Stanley Johnson: When nature is protected we are all much better off
Don't listen to my son Boris, says Stanley Johnson. If you care about Northern Ireland's natural environment, vote Remain on June 23
People across Northern Ireland are battling with the European Union question. Doubtless, there are people on both sides, hammering their points home for your votes. You may have read my son's views - he's been quite forthright with them. But for all the love and respect I have for Boris, my view is different: I think it's crucial we vote to Remain in this referendum.
My own career as an environmental campaigner and Conservative MEP led me to see the value in an institution like the European Union. The environment is my great passion in life: when nature is protected, we are all better off.
This corner of our green and pleasant land has benefited so much from EU protections. Whether it be the north Antrim coast, the Fairy Water Bogs, or Hollymount, there are more than 150,000 hectares protected as Special Areas of Conservation (SAC) in Northern Ireland - areas protected because of Europe's help, meaning we can keep the land beautiful for the next generation.
In fact, there is so much of our beautiful land conserved in this way that 93% of people living in the UK are less than 15 miles from a protected site. We all benefit from being able to enjoy nature, confident in the knowledge that it is looked after.
The wildlife that makes this part of the world so beautiful has benefited, too; like the red squirrel, which is down to only 40,000 in Northern Ireland. But the EU Life Plus-funded project, Red Squirrels United, has been established to reverse that decline, so our children will also be able to see Squirrel Nutkin in the wild, not just in storybooks.
Then there is the harbour porpoise. It has declined by around 25% in the last 50 years, due to entanglements and drowning in fishing gear. Northern Ireland now has the first UK Special Area of Conservation designated for this species, which protects it when planning applications are made for projects like tidal energy.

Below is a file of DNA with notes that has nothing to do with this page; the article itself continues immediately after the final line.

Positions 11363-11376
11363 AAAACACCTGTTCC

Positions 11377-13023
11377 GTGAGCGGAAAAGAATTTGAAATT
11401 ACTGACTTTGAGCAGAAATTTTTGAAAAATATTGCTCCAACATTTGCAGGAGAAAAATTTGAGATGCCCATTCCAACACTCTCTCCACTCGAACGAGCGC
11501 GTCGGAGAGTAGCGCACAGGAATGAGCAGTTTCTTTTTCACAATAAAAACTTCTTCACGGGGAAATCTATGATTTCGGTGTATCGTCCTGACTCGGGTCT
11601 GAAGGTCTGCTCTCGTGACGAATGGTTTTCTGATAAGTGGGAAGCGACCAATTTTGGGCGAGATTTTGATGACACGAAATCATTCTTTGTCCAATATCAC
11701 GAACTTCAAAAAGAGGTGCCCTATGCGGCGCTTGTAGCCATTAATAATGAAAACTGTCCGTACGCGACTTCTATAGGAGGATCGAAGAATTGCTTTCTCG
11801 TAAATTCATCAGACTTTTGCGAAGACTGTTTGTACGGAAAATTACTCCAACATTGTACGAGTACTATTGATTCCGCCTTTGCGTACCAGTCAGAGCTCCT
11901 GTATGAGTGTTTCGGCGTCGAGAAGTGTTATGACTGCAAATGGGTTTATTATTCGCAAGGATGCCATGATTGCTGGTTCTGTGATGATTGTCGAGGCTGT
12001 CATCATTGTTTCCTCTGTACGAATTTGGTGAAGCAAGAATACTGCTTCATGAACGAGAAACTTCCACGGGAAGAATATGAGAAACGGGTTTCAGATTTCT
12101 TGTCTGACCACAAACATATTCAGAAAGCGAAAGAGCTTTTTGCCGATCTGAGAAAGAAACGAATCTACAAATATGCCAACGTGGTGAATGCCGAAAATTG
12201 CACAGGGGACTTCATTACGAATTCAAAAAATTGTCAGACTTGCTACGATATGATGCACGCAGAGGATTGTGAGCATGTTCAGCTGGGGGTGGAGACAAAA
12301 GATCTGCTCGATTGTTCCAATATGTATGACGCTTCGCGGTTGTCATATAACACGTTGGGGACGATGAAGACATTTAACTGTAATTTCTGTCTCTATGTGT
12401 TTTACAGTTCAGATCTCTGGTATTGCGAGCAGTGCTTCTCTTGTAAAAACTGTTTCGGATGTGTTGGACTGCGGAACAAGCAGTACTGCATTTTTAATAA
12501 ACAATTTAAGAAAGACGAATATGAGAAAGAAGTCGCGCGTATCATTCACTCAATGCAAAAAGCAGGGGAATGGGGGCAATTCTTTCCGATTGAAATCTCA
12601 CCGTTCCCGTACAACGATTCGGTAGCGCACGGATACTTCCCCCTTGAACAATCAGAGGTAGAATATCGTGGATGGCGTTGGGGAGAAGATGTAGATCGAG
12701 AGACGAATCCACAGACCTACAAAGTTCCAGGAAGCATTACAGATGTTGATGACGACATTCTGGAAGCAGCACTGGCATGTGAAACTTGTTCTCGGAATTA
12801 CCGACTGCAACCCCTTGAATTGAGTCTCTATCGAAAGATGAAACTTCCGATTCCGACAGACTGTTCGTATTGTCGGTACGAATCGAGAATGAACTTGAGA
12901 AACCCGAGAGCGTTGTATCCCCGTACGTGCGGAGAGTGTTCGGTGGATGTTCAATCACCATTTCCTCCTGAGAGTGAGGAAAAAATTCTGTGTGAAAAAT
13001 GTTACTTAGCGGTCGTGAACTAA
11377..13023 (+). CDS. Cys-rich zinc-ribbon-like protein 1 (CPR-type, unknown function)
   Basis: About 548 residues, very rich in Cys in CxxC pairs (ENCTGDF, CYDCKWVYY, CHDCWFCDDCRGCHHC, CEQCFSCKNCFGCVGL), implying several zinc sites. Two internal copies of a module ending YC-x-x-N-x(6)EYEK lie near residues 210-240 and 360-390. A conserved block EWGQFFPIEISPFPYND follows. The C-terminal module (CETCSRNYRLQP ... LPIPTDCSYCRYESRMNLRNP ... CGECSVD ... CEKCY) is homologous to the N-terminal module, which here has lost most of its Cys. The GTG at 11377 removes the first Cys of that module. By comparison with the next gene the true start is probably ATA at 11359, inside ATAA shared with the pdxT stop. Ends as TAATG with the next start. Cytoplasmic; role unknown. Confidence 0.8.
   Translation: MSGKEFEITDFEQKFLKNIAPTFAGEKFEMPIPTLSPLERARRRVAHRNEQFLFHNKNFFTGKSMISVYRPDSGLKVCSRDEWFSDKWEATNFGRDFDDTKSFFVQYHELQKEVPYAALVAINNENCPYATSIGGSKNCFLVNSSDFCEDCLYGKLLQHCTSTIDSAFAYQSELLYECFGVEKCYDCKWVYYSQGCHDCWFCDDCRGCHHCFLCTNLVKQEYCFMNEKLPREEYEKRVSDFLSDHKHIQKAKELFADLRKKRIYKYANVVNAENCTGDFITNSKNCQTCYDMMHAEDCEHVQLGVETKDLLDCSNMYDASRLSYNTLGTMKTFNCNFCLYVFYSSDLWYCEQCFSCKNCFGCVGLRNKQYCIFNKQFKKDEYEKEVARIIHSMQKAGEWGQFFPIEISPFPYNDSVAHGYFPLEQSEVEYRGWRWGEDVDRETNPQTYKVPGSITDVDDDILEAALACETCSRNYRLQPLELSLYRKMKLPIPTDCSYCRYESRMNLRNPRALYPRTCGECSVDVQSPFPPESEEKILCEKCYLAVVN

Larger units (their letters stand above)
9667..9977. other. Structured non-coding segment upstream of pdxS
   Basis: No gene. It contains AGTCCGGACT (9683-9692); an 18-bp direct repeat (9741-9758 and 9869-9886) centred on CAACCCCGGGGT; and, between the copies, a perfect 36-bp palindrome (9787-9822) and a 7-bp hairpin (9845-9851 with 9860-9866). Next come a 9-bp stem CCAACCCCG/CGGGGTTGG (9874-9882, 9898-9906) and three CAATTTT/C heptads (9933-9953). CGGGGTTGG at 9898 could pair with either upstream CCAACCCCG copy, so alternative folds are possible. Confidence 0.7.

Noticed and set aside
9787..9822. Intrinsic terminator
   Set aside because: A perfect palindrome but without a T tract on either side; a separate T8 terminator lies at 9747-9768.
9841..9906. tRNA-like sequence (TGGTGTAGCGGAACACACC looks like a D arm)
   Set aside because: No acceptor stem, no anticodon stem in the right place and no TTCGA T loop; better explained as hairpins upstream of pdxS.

Due to pressure from the European Commission, the River Faughan was designated as an SAC for Atlantic salmon. And our grey seals can be seen in Dundrum Bay, Skerries and Causeway and the Maidens: places which are protected by the EU Habitats Directive.
The unique horse mussel reefs in Strangford Lough form dense reefs which act as habitat for other marine life, like colourful soft corals, anemones, lobsters, oysters and commercially important fish species.
Trawling was damaging this important biogenic habitat and prized resource and the UK Government wasn't doing anything about it.
Europe stepped in and threatened infraction proceedings to force the UK Government to enforce the protections. The temporary ban that followed has now become permanent; the mussel reefs - and the marine life that depend on them - can flourish.
It's easy to say the UK Government would protect our countryside and wildlife even if we left the EU. But the facts don't bear that out.